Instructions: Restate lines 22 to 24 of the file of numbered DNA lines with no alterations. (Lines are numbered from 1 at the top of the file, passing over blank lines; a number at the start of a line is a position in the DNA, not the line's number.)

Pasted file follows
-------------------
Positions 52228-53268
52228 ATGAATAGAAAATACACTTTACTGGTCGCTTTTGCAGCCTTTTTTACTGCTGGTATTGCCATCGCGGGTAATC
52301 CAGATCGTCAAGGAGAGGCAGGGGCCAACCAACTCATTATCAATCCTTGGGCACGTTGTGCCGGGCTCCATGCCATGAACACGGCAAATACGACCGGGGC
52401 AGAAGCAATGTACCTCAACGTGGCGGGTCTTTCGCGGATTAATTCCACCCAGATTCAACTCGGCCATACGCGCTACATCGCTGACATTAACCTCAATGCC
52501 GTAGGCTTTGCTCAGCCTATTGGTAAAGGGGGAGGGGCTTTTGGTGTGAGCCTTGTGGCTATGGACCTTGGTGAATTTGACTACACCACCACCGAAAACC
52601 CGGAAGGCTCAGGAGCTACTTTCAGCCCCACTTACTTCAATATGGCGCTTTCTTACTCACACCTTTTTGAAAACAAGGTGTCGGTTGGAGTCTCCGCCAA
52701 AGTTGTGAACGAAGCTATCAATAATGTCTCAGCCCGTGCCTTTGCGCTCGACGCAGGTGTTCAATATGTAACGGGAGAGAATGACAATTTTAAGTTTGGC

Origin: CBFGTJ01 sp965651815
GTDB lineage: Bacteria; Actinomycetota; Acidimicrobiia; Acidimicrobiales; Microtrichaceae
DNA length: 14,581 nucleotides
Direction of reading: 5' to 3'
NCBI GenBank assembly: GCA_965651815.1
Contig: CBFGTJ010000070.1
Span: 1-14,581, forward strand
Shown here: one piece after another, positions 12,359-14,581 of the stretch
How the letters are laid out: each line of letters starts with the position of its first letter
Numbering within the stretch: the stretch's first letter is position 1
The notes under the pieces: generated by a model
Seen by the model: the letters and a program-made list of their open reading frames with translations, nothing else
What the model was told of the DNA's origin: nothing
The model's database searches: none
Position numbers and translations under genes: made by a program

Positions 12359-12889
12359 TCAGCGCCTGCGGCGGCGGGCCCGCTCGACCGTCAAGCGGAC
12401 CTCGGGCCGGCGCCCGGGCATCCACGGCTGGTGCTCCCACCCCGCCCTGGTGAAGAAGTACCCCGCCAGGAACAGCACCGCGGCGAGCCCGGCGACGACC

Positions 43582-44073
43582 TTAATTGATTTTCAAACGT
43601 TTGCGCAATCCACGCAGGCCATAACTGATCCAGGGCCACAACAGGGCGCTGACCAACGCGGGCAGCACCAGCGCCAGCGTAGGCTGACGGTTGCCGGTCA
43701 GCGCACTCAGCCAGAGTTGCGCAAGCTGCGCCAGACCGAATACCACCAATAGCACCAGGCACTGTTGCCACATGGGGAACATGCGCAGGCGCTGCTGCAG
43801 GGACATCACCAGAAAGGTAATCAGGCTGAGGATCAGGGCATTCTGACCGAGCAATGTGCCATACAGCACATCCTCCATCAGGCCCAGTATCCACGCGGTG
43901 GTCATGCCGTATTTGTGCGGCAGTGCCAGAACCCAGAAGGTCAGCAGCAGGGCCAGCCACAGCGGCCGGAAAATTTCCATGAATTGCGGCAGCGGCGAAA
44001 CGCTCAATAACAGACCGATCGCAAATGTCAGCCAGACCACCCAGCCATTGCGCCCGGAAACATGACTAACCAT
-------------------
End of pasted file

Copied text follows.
Position numbers and translations under genes: made by a program

Positions 12359-12889
12359 TCAGCGCCTGCGGCGGCGGGCCCGCTCGACCGTCAAGCGGAC